D. The patient is informed of the procedure(s) to be performed, the treatment alternatives, and the reasonable risks involved and elects to have surgical intervention.

(Thomas, 2009) (AAFAS, 2003)

Surgery for Morton's neuroma

Recommended. Morton's neuroma is a common cause of metatarsalgia caused by intermetarsal digital nerve thickening. Postoperatively, 82% report excellent or good results. With conservative treatment, high-heeled and narrow shoes should be avoided, and the use of a metatarsal pad orthotic device can help keep pressure off the nerve, but the success rate for nonsurgical management is only about 20-30%. Surgical care for Morton neuroma involves a few different options for either decompressing or resecting the nerve, depending on the experience of the surgeon. (Pace, 2010) As far as surgical technique, there is limited indication that transposition of the transected plantar digital nerve may yield better results than standard resection of the nerve in the long term. There are limited indications to suggest that dorsal incisions for resection of the plantar digital nerve may result in less symptomatic post-operative scars when compared to plantar excision of the nerve. (Thomson, 2004)

Surgery for peroneal nerve dysfunction

Recommended as indicated below. Common peroneal nerve dysfunction is damage to the peroneal nerve leading to loss of movement or sensation in the foot and leg, including foot drop. The first line of treatment is avoiding activity that makes the pain worse, especially prolonged squatting. Steroid injections near the peroneal nerve at the fibular head help some patients, but recurrences are common. If the patient has a foot drop, then an ankle splint may be prescribed. In general, when symptoms persist for longer than three months despite these conservative measures, surgery is an option. Decompression of the peroneal nerve at the fibular head is performed in day surgery with the skin numbed with lidocaine and the patient sedated. Using a 3-inch incision, the procedure takes about 30-40 minutes. During surgery the skin is incised, and then the peroneal nerve is identified under the skin and followed to where it is compressed by fascia and muscle near the fibular head. All compression points are released and it is made certain the fibula itself is not compressing the nerve. (King, 2008)

Surgery for plantar fasciitis

Not recommended execept as indicated below. No randomized trials evaluating surgery for plantar heel pain against a control group have been identified; therefore no conclusions can be drawn. (Crawford, 2002) Generally, surgical intervention may be considered in severe cases when other treatment fails. In general, heel pain resolves with conservative treatment. In recalcitrant cases, however, entrapment of the first branch lateral plantar nerve should be suspected. Surgical release of this nerve can be expected to provide excellent relief of pain and facilitate return to normal activity. (Baxter, 1992) Nonsurgical management of plantar fasciitis is successful in approximately 90% of patients. Surgical treatment is considered in only a small subset of patients with persistent, severe symptoms refractory to nonsurgical intervention for at least 6 to 12 months. (Neufeld, 2008) Plantar fasciotomy, in particular total plantar fasciotomy, may lead to loss of stability of the medial longitudinal arch and abnormalities in gait, in particular an excessively pronated foot. (Tweed, 2010)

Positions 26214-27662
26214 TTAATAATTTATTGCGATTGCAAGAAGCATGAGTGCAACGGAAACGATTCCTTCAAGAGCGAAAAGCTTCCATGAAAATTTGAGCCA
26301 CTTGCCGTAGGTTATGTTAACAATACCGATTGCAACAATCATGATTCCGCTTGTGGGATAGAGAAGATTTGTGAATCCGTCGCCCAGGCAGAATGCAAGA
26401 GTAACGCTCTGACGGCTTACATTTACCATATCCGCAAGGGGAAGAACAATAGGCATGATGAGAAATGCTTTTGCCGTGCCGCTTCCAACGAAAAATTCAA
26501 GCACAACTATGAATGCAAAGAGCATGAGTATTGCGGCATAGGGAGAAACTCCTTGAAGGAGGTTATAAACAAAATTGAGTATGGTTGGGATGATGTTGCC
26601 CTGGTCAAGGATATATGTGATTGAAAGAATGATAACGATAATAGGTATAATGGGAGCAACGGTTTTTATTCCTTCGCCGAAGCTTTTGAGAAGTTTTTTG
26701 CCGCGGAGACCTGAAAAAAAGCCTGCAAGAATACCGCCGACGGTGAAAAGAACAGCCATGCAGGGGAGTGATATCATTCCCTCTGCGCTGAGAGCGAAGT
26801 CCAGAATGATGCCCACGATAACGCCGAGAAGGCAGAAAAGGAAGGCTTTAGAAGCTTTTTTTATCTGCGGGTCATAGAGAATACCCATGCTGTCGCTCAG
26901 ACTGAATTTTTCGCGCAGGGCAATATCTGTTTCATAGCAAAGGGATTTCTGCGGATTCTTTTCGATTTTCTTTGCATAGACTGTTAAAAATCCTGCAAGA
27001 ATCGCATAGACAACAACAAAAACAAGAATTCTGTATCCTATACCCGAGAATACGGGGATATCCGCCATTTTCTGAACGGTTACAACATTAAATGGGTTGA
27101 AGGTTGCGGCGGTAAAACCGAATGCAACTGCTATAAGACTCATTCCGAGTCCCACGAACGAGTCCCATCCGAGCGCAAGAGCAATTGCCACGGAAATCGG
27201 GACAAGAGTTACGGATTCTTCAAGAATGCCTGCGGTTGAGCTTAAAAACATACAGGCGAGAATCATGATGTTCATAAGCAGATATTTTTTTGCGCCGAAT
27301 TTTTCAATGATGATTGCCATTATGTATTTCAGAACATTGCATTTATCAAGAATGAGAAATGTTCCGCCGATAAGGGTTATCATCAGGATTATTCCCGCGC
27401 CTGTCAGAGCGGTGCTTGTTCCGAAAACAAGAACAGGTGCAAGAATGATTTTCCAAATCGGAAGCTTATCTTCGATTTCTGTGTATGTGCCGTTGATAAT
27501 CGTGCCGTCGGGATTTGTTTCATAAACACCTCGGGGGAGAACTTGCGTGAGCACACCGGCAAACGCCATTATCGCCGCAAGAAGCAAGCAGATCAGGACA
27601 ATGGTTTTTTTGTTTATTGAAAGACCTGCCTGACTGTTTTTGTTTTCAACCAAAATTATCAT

Surgery for posterior tibial tendon ruptures

Recommended as indicated below. In the early stages, posterior tibial tendon dysfunction may be treated with rest, nonsteroidal anti-inflammatory drugs such as aspirin or ibuprofen, and immobilization of the foot for 6 to 8 weeks with a rigid below-knee cast or boot to prevent overuse. After the cast is removed, shoe inserts such as a heel wedge or arch support may be helpful. If the condition is advanced, a custom-made ankle-foot orthosis or support may be necessary. If conservative treatments don't work, surgery is necessary. The function of the posterior tibial (PT) tendon is to stabilize the hindfoot against valgus and eversion forces. It functions as the primary invertor of the foot and assists the Achilles tendon in plantar flexion. Acute injuries of the PT tendon are rare and mostly affect the active middle-aged patient or they are the result of complex injuries to the ankle joint complex. Dysfunction of the PT tendon following degeneration and rupture, in contrast, has shown an increasing incidence in recent years, and advancing age, comorbidities, and obesity may play a role. Dysfunction of the PT tendon results in progressive destabilization of the hind- and midfoot. Clinically, the ongoing deformation of the foot can be classified into four stages: in stage I, the deformity is distinct and fully correctable; in stage II, the deformity is obvious, but still correctable; in stage III, the deformity has become stiff; and in stage IV, the ankle joint is also involved in the deformity. Treatment modalities depend on stage: while conservative measures may work in early stages, surgical treatment is mandatory for the later stages. Reconstructive surgery is advised in stage II, whereas in stage III and IV correcting and stabilizing arthrodeses are advised. See also Fusion (arthrodesis). A promising treatment option for stage IV may be adding an ankle prosthesis to a triple arthrodesis, as long as the remaining competence of the deltoid ligament is sufficient. (Hintermann, 2010) Adult flatfoot deformity can arise from multiple causes, the most common of which remains posterior tibial tendon rupture with subsequent elongation of secondary supportive structures. Regardless of the cause, the fundamental goals of surgical management include correcting peritalar subluxation, restoring hindfoot-midfoot-forefoot relationships and muscle balance, attaining a plantigrade foot, and preserving motion when possible. (Lin, 2011) See also Adult aquired flatfoot (pes planus).